About 13 million of the 16 million people who have died of AIDS are in Africa, according to the UN. What barometer is used to
proclaim a holocaust if this number is not a sure measure? There is no doubt that AIDS is the most serious threat to humankind,
more serious than hurricanes, earthquakes, economic crises, capital crashes or floods. It has no cure yet. We are watching a
whole continent degenerate into ghostly skeletons that finally succumb to a most excruciating, dehumanizing death. Gore said that
his new initiative, if approved by the U.S. Congress, would bring U.S. contributions to fighting AIDS and other infectious diseases to
$ 325 million. Does this mean that the UN Security Council and the U.S. in particular have at last decided to remember Africa?
Suddenly, AIDS was seen as threat to world peace, and Gore would ask the congress to set up millions of dollars on this case. The
hope is that Gore does not intend to make political capital out of this by painting the usually disagreeable Republican-controlled
Congress as the bad guy and hope the buck stops on the whole of current and future U.S. governments' conscience. Maybe there is
nothing left to salvage in Africa after all and this talk is about the African-American vote in November's U.S. presidential vote.
Although the UN and the Security Council cannot solve all African problems, the AIDS challenge is a fundamental one in that it
threatens to wipe out [humanity] man. The challenge is not one of a single continent alone because Africa cannot be quarantined. The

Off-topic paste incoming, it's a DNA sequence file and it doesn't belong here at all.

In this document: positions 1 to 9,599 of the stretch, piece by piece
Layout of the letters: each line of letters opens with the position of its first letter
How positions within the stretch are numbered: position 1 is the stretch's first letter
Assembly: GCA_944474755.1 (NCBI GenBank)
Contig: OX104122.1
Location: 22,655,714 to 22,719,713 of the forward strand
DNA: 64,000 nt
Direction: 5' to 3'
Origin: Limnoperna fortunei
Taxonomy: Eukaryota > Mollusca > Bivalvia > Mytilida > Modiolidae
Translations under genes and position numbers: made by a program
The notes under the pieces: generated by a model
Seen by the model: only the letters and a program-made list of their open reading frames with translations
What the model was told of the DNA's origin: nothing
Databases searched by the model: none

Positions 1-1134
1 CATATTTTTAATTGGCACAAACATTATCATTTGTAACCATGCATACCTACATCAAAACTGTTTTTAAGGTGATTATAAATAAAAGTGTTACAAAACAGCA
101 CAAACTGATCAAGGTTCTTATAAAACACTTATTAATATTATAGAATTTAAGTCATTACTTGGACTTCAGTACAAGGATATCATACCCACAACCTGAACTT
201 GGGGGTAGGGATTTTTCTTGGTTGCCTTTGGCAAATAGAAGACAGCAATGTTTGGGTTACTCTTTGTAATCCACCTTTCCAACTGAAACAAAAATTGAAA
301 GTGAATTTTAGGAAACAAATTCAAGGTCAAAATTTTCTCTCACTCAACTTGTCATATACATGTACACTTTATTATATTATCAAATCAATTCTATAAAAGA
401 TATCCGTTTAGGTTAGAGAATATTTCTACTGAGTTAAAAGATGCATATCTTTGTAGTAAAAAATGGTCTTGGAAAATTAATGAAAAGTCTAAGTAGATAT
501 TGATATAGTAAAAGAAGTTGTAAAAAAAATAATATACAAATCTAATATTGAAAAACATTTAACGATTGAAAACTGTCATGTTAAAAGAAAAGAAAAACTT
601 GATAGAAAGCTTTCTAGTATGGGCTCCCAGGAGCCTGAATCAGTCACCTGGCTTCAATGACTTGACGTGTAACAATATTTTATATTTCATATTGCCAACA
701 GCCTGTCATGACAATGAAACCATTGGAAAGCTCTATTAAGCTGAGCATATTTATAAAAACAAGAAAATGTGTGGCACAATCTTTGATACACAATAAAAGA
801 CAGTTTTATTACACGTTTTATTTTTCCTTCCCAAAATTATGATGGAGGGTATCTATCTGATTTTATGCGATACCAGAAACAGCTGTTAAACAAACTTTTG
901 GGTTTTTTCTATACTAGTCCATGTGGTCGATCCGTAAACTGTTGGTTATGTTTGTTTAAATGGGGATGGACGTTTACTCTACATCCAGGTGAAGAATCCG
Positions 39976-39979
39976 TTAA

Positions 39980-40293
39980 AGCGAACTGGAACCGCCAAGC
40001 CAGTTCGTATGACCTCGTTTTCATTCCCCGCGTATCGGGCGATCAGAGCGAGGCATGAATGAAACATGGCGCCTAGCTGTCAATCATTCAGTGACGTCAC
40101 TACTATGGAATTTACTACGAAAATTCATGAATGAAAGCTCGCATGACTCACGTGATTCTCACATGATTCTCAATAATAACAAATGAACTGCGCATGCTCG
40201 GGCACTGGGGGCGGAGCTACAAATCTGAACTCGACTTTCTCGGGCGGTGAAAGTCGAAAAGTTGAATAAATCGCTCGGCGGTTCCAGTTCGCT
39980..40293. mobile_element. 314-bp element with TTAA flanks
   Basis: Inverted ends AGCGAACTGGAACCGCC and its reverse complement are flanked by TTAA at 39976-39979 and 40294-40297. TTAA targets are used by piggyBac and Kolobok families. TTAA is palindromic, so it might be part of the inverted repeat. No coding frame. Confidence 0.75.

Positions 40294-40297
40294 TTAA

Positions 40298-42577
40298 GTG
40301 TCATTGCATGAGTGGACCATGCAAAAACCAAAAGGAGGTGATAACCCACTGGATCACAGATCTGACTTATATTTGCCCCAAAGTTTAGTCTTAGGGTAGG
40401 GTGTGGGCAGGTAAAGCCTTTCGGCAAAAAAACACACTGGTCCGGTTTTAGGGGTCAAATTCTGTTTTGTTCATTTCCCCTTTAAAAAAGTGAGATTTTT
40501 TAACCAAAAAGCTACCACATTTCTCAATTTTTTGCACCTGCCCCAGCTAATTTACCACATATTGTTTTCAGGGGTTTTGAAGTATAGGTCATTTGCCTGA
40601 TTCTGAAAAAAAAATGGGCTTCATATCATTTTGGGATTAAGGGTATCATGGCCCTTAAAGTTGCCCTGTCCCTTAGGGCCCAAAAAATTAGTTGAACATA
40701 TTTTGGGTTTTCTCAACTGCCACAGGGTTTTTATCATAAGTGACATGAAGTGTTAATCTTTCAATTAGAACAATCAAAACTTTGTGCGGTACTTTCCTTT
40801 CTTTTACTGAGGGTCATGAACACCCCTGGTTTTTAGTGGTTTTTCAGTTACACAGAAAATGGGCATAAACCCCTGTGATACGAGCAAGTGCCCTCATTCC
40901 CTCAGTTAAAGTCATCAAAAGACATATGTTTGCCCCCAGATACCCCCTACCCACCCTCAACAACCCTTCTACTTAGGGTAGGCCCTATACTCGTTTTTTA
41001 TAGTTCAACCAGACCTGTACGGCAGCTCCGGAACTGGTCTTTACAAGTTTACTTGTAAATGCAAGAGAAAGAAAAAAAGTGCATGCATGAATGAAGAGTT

trouble is that AIDS has no cure -- and thus even the West has stakes in the AIDS challenge. Once sub-Saharan Africa is wiped out, it
shall not be long before another continent is on the brink of extinction. Sure as death, Africa's time has run out, signaling the
beginning of the end of the black race and maybe the human race. Gender paraphrased

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Price hikes exacerbate poverty in poor countries
Christopher B. Barrett, professor of Applied Economics and Management and International Professor of Agriculture, and Paul A.
Dorosh, analyst at International Bank for Reconstruction & Development, August ’96, “Farmers' welfare and changing food prices:
Nonparametric evidence from rice in Madagascar,” American Journal of Agricultural Economics,
http://web.ebscohost.com/ehost/detail?vid=1&hid=14&sid=3199103d-e186-4bb3-afda-
3287af2d8e1a%40sessionmgr3&bdata=JnNpdGU9ZWhvc3QtbGl2ZQ%3d%3d#db=bth&AN=9611122680 [Tandet]

Increased real food prices, an important component of policy reforms in many developing countries, have significant
impacts on farmers' welfare. Though real food price increases raise gross incomes of the many farmers who make gross